(m)The House Administration could usefully draw up guidelines for Members and their staff (and indeed House staff) on how to meet expectations of quick response times and on storage of e-mails (paragraph 39).
(n)Members may wish to use a range of technologies to engage and consult with their constituents, such as via online surgeries and interactive fora. We recommend that support is given to Members to carry out their constituency role in this way. (Paragraph 42).
(o)The House Administration may need to review the allocation of resources for remote connectivity to enable additional members of staff to work from the constituency (paragraph 43).
(p)We make the following recommendations for the conduct of consultations:
—  the purpose and terms of the consultation should be made clear at the outset, both to those initiating the consultation and those participating in it. Consultations may range from a simple invitation to submit views to a more deliberative and interactive debate including senior decision makers.
—  it must be made clear to participants that they are not being asked to make policy but to inform the thinking of legislators;
—  efforts need to be made to recruit participants, whether individuals or organisations, who can impart experience and expertise;
—  special efforts are needed to make online consultations socially inclusive: these may include training in the necessary ICT skills and directions to public Internet access for participants;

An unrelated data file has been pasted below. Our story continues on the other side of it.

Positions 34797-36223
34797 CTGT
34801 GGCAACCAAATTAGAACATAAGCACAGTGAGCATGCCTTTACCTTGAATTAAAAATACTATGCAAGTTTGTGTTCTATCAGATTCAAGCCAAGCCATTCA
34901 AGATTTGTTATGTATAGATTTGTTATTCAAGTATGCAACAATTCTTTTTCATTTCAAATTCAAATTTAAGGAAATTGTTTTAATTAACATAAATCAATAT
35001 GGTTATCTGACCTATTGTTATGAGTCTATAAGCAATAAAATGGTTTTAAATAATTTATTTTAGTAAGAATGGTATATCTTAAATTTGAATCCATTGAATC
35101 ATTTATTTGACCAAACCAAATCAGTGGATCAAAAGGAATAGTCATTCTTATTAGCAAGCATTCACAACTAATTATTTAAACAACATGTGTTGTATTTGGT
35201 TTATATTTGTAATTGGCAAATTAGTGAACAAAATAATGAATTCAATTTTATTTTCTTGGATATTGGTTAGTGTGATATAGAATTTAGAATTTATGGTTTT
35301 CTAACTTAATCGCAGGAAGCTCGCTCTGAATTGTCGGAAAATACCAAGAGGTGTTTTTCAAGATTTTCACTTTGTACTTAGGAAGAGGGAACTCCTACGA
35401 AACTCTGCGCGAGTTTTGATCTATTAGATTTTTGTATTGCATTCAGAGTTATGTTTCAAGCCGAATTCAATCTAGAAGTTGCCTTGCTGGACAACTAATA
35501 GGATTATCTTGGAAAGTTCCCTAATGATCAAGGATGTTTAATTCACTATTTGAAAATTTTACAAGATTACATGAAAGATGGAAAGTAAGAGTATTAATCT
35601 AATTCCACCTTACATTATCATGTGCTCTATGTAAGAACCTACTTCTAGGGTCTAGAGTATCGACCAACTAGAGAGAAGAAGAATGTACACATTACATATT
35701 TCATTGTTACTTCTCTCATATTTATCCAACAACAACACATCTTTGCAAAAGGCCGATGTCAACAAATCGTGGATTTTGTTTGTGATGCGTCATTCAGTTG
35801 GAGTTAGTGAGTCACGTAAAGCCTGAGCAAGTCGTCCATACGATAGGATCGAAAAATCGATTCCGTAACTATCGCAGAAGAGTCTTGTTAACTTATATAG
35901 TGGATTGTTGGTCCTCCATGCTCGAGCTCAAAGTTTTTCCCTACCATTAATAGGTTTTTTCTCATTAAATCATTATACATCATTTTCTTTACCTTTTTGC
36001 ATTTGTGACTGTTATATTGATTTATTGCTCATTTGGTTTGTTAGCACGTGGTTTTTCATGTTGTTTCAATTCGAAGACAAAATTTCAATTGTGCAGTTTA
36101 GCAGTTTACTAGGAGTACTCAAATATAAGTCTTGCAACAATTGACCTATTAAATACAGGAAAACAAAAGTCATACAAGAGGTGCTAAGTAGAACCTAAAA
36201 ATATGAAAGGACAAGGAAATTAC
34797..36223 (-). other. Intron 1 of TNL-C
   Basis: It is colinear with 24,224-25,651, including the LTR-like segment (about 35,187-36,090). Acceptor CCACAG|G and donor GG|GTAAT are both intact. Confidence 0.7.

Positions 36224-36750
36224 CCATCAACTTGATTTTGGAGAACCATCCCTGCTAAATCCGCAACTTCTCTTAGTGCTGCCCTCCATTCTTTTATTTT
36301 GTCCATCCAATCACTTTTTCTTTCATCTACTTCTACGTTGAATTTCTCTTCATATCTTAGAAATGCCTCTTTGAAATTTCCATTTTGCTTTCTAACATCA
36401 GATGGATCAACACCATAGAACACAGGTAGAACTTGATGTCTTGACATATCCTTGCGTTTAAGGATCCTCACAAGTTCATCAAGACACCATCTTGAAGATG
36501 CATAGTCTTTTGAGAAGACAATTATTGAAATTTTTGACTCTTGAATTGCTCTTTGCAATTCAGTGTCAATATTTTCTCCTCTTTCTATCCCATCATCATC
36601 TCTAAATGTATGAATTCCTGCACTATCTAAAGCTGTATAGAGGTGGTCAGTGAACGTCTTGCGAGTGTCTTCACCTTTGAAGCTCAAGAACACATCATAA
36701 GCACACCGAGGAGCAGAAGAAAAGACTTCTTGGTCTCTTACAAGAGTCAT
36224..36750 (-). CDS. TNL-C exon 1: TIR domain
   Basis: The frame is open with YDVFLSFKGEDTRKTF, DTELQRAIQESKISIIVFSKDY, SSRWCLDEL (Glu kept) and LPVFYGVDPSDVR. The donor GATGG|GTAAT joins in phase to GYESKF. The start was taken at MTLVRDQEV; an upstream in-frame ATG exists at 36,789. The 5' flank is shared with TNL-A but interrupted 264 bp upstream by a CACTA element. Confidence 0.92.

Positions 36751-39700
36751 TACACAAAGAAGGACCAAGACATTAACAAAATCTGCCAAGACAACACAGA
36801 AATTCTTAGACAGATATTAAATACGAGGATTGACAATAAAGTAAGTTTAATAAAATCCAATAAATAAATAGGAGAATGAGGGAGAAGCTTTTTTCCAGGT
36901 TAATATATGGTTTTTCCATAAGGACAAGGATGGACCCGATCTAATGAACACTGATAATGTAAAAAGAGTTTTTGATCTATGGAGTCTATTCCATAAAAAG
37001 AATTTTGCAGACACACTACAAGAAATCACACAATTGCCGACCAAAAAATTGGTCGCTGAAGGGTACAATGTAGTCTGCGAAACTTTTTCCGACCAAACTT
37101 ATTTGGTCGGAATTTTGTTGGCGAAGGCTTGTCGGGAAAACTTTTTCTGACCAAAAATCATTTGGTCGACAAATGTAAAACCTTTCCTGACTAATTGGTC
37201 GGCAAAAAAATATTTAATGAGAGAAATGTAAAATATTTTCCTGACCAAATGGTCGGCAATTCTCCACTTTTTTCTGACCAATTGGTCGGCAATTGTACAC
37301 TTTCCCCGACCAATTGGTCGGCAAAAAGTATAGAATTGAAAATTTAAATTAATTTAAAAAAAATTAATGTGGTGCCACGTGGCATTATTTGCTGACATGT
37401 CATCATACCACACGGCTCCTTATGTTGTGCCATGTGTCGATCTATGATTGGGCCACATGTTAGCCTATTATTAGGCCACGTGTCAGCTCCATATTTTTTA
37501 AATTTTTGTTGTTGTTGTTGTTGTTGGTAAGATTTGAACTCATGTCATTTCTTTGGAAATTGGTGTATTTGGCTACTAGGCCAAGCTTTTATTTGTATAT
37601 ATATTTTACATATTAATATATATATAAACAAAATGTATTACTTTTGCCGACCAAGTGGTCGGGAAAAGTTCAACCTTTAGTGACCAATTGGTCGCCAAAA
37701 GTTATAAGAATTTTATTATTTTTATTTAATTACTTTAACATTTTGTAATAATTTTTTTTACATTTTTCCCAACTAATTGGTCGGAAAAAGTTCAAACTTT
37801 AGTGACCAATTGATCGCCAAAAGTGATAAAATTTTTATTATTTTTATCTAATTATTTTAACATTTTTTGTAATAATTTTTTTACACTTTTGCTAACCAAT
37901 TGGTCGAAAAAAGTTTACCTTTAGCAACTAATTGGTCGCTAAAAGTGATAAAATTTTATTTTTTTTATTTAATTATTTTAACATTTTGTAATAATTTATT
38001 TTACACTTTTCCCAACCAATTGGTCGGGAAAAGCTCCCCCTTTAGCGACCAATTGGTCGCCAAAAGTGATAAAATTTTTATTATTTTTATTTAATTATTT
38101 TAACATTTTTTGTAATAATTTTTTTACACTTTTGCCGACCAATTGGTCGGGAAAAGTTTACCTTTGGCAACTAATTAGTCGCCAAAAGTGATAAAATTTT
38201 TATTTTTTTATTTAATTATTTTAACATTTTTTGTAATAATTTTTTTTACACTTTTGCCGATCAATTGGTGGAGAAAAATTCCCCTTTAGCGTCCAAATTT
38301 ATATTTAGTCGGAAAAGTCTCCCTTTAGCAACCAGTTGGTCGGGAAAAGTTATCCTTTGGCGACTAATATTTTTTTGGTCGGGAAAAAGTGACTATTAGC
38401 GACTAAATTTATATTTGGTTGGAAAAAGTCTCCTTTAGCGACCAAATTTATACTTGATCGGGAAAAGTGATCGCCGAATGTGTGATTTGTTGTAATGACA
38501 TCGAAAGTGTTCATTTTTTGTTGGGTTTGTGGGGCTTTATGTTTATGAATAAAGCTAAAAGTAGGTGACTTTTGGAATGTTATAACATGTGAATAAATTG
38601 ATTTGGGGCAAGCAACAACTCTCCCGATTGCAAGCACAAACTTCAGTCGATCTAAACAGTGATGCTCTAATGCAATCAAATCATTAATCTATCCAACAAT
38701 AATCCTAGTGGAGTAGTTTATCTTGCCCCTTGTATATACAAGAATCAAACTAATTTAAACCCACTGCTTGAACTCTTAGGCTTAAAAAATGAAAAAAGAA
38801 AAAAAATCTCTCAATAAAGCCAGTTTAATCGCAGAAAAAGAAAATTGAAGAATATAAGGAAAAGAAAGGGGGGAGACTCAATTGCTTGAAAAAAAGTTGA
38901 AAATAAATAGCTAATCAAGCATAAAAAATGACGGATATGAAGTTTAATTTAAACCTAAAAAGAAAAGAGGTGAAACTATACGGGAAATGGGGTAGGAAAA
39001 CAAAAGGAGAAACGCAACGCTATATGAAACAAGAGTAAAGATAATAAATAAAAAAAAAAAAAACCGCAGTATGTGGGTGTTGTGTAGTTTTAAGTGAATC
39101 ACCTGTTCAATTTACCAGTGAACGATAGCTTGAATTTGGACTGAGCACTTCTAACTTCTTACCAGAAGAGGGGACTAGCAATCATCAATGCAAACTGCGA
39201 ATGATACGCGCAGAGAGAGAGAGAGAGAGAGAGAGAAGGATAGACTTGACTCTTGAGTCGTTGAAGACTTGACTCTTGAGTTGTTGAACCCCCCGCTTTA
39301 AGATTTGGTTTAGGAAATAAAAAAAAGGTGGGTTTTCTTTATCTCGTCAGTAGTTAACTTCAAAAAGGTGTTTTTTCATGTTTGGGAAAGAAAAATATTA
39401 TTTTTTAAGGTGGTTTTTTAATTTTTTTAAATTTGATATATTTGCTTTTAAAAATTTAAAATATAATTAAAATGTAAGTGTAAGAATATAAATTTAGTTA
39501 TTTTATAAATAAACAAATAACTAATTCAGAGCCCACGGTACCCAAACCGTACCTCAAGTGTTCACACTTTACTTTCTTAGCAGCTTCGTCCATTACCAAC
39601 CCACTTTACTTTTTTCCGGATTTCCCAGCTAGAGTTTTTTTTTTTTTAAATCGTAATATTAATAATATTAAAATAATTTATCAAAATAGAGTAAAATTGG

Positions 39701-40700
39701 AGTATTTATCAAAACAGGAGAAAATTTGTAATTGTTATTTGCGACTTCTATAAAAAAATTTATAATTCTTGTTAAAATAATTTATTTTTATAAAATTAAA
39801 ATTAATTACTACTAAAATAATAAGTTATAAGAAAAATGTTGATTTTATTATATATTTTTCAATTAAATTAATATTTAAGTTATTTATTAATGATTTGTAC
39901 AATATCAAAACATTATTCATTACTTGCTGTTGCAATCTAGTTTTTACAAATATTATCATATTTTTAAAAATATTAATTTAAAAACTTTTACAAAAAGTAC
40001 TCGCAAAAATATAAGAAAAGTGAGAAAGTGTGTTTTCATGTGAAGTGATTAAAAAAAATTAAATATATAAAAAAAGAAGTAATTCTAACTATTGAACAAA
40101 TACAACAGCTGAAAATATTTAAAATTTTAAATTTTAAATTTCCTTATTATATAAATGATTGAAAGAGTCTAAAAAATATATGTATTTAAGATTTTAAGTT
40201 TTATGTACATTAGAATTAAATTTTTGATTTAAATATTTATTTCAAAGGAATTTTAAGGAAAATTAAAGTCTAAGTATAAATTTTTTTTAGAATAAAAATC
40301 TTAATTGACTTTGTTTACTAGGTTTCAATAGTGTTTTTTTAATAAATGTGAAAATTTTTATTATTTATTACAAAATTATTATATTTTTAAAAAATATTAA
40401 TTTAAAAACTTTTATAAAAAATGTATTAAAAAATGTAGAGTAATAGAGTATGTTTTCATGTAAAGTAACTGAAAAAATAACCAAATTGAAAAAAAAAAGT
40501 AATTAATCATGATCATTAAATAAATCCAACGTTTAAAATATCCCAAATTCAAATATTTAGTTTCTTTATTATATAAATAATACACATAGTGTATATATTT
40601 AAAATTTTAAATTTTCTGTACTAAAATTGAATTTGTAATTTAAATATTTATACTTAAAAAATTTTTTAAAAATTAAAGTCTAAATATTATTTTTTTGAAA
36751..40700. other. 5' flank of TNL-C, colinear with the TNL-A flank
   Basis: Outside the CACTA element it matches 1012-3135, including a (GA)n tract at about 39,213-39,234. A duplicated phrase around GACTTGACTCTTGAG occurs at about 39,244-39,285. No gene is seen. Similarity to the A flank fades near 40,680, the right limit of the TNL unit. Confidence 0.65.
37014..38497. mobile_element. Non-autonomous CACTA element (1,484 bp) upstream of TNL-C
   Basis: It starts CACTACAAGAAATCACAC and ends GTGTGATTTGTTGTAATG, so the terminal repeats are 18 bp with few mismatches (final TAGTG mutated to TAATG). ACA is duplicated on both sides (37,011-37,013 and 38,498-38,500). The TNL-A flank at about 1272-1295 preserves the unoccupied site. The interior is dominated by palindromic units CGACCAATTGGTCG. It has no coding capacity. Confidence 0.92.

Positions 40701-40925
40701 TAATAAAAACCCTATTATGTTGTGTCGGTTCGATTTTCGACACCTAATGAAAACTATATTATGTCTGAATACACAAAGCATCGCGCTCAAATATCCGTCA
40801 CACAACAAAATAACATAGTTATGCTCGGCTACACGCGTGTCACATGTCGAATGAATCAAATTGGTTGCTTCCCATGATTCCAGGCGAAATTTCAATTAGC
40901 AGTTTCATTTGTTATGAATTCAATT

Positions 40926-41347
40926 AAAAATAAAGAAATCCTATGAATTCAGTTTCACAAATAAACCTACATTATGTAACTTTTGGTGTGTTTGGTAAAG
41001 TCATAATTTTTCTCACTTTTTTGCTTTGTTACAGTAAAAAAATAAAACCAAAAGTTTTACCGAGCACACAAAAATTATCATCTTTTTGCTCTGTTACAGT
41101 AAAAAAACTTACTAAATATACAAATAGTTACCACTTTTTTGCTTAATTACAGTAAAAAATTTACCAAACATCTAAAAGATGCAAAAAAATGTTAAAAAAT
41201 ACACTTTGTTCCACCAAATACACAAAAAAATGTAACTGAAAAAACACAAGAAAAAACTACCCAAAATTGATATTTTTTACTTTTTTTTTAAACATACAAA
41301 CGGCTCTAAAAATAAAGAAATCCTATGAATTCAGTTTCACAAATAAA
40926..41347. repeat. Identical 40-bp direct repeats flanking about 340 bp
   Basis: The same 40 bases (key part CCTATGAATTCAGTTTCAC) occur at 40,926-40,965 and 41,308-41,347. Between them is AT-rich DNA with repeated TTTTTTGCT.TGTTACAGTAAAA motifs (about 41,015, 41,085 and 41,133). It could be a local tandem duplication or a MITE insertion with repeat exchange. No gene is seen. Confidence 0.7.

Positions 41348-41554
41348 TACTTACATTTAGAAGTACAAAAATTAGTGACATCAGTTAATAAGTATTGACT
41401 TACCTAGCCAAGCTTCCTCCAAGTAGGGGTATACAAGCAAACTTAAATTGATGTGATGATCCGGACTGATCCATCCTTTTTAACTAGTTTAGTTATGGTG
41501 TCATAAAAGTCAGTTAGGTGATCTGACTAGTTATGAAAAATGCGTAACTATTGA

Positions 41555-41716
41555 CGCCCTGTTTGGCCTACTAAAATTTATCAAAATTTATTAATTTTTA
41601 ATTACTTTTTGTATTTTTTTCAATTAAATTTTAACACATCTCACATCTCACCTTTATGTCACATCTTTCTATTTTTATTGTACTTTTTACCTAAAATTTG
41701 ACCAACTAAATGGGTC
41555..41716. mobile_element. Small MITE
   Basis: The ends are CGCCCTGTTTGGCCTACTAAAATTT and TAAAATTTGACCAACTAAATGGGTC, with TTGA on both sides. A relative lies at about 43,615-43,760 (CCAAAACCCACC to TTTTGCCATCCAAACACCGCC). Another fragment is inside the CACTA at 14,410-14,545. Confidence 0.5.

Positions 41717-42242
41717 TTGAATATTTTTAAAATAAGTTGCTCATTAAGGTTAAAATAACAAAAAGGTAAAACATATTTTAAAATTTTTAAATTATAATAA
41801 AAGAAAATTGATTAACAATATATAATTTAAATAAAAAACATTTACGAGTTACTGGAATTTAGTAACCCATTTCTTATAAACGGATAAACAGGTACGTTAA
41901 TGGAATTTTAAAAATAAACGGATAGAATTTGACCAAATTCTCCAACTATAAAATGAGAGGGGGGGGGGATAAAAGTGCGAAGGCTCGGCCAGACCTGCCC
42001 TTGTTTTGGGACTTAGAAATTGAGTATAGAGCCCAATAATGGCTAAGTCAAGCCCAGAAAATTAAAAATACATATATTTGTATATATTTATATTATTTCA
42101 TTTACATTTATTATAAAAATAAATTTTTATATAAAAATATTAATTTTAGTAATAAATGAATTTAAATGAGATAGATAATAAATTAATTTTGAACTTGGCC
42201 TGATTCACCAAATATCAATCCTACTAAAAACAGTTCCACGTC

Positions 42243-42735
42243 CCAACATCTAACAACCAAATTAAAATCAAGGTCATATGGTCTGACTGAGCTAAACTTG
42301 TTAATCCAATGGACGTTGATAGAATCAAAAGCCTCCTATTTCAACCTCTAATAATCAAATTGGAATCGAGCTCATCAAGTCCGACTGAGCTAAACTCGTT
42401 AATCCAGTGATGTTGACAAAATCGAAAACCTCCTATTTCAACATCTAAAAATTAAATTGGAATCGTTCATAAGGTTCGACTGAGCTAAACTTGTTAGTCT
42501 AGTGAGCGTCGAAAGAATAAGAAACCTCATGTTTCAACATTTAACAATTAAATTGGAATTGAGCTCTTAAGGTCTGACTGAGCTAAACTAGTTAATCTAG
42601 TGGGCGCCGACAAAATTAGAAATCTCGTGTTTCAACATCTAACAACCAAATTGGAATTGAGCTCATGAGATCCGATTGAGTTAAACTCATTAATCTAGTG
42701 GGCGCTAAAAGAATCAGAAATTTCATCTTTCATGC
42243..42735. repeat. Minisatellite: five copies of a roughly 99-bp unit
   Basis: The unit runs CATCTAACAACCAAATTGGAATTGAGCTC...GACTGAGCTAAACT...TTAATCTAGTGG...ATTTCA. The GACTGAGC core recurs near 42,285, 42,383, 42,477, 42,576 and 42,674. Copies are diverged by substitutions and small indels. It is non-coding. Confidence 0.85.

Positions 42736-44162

—  contributions to consultations need to be interpreted or summarised by an independent body or staff;
—  a good consultation exercise will bring value to both the decision makers and the consultees. This can be tested through effective evaluation procedures, which should be built into each consultation proposal. These should be both quantitative and qualitative. Of particular value would be follow-up with a selection of both consultees and decision makers to assess the value of the consultation to them. The results of any evaluation should be produced in good time and made available to all participants;
—  participants should receive feedback on the outcomes of the consultations.
In each case, the consultee should be given clear information on what they can expect, perhaps in the form of a "consultation contract" (paragraph 47).
(q)If online consultations are adopted widely by House committees as a means of gathering information, consideration should be given to providing such support, with consequences for the House's technical support staff and committee staff. The Liaison Committee would be an appropriate forum to consider whether such a move might be desirable in principle. We encourage all those who would play a part in such a decision to bear in mind the value to the House of widening the net for evidence and of being seen to do so (paragraph 48).
(r)Special efforts need to be made by the House to engage younger people, who are recognised as being both more ready to use technology and more disconnected from the traditional political system (paragraph 50).
(s)If only to maintain a degree of consistency in Members' practice, the House could usefully offer Members guidance on how to meet statutory requirements on freedom of information and data protection (paragraph 55).
(t)We suggest that the House Administration should:
—  conduct a thorough and constant evaluation of its use of Information and Communications Technologies;
—  maintain an awareness of initiatives being developed elsewhere to increase public participation in, and communication with, representative bodies (we have in mind the Scottish Parliament, the Northern Ireland and Welsh Assemblies, and local authorities); and
—  work with others to use technologies in innovative and effective ways (paragraph 58).